Clicky

Newbie With UJ questions

BlueGill

Member
May 16, 2013
14
0
Tallahassee, Fl
Hey from Tallahassee. Thanks for letting me in.

My uncle John pirogue kit is on its way and my glass and epoxy kit from RAKA is ordered. This weekend i'll clean out the garage and build a work table. Meanwhile i have some questions.

I have a 16 foot plastic canoe so i'm looking at making somethig fit for one man paddling and fishing. Is that closer to 12 foot or 14 or...? I'd like the option of standind and poling while sighting for redfish.

What do i make the pole out of? How about bamboo? Not stong enough

I've studied up on scarf joints and various methods. Should i be able to do it with a belt sander?

I sound like such a newbie.

Do fish bite better if ur in a painted or natural wood boat?

Thanks very much in advance. I've read a lot of posts and tried not to ask questions that have been addressed many times before. If i did, well there u go
 

jdupre'

Well-Known Member
Sep 9, 2007
2,195
27
South Louisiana
Welcome, BlueGill. You've made a good design choice for your first boat and RAKA is a great company with great products. Almost guaranteed to come out with a great boat. 14' to 15 1/2' is a good size for the uses you describe. Standup poling might require a larger than standard 24" bottom, though.

Scarf joints are not that hard to get a solid joint, but a little harder to make a pretty joint. A belt sander would be good followed by 80 grit paper on a long sanding board to sweeten it up. Epoxy, wood flour and glass will cover up all kinds of mistakes. ( I've heard that............never made any myself. :lol: )

Pole? .....not too sure. Something light, strong and straight grained. My first instinct is to find a straight sapling, debark it and dry it. Bamboo could work if the wall thickness is thick enough.

Fish DO bite better from a natural wood boat. :)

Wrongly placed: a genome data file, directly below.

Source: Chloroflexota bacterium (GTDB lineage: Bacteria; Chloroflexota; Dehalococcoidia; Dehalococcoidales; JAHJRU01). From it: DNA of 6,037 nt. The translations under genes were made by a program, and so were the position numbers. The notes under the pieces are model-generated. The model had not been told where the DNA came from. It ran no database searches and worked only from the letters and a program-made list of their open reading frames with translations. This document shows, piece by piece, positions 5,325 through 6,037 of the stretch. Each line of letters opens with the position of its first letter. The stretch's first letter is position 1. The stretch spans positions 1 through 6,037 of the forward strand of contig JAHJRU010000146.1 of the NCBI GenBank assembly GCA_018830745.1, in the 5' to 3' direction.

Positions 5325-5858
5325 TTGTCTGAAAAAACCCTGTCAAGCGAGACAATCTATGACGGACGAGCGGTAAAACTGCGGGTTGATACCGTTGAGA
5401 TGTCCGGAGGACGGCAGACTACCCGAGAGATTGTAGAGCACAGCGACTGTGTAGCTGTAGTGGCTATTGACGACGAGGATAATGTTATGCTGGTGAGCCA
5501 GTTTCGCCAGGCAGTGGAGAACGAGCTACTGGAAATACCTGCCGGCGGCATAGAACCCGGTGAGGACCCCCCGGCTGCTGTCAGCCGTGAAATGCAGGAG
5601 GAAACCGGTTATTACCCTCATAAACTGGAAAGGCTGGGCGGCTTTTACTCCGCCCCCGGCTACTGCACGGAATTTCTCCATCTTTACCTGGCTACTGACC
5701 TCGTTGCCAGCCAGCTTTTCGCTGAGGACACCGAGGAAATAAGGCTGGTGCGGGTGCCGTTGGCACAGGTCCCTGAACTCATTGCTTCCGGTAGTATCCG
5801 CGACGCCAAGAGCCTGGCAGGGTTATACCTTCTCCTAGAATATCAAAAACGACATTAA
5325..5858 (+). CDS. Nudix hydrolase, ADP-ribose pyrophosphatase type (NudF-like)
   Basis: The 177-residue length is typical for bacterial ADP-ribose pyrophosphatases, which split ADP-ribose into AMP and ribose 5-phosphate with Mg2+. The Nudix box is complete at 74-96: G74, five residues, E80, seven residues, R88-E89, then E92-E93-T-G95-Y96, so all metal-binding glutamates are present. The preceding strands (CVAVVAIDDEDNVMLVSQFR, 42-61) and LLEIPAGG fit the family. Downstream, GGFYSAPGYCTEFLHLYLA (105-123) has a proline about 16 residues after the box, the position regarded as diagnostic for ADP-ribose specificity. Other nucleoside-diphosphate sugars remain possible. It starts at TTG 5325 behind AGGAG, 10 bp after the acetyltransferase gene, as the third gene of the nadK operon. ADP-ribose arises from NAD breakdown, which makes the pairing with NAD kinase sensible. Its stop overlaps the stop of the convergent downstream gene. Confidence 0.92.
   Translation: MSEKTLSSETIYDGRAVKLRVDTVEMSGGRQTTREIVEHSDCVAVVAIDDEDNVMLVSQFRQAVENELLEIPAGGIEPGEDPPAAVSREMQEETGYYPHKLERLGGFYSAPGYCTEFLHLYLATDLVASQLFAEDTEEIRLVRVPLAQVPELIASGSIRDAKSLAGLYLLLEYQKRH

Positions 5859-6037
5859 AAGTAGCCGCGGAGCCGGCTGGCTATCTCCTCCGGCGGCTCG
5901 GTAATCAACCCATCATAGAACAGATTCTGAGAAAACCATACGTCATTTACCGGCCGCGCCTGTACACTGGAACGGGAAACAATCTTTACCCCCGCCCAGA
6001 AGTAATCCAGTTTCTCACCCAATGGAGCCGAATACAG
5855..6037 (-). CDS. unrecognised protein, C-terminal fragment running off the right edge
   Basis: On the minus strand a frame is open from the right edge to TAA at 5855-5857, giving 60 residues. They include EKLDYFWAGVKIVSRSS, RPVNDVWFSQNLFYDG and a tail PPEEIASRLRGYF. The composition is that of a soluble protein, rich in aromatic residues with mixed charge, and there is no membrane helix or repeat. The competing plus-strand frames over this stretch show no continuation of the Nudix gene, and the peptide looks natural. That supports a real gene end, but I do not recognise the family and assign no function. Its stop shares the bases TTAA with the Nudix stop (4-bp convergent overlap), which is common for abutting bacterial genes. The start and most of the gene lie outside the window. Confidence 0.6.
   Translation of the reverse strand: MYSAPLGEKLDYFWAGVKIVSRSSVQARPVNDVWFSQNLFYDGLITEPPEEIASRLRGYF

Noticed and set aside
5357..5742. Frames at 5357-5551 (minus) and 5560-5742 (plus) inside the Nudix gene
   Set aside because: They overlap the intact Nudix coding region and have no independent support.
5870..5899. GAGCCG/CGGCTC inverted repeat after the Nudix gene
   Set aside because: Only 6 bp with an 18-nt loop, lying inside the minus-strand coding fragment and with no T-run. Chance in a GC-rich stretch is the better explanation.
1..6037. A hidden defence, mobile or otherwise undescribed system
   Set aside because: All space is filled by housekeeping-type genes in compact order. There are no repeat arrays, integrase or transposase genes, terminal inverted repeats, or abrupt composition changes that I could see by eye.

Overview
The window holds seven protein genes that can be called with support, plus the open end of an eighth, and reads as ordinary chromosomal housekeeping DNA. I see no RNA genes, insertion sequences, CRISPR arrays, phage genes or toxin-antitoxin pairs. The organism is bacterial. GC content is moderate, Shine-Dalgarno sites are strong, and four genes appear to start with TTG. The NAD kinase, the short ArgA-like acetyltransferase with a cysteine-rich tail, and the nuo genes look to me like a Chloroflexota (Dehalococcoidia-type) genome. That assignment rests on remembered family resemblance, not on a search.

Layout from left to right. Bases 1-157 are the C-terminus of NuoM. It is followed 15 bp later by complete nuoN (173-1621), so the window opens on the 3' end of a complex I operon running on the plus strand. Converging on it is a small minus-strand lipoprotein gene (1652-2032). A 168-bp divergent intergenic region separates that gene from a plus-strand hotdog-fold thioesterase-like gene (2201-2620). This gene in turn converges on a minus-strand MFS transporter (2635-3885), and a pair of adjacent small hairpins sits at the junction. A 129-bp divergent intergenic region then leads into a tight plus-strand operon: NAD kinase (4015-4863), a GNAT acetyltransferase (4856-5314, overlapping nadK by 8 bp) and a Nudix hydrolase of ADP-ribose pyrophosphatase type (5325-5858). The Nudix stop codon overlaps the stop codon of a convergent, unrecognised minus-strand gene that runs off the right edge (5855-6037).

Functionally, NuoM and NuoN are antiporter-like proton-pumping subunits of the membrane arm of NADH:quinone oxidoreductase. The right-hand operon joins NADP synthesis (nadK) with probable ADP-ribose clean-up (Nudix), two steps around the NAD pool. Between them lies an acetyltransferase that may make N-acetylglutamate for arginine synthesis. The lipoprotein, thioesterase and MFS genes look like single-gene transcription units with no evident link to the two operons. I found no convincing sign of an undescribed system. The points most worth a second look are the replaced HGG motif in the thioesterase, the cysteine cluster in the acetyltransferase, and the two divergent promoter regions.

Joey
 

oldsparkey

Well-Known Member
Aug 25, 2003
10,345
104
77
Central , Florida
www.southernpaddler.com
Kayak Jack said:
You may consider a long, (10-12 feet?) wooden closet rod from Home Depot/Menard's/etc.? Soak some epoxy into it for added strength; maybe a layer of glass for more strength?
Jack beat me to it ... A closet rod works really good and if it is epoxied then it adds to the waterproofing. Some fiberglass around the end in the mud will help to save it or attach a Duck Foot to it.

Can get a foot for it here http://www.mackspw.com/ItemList--Duck-Boat-Poles--m-119


As they say ... Avery; spring-loaded Marsh Foot attachment is ideal for poling through mucky or swampy areas. Self-cleaning feet open when pushing off and close when pulled away from muck. Stainless steel springs offer long life. $9.99
 

tx river rat

Well-Known Member
Feb 23, 2007
3,043
2
Waco Tx
The marsh foot works great and it will help a lot . When using a pole with out one it can get exciting when the pole buries in the mud and the current is moving the boat, you can go swimming if you hang onto that pole.
Ron
 

oldsparkey

Well-Known Member
Aug 25, 2003
10,345
104
77
Central , Florida
www.southernpaddler.com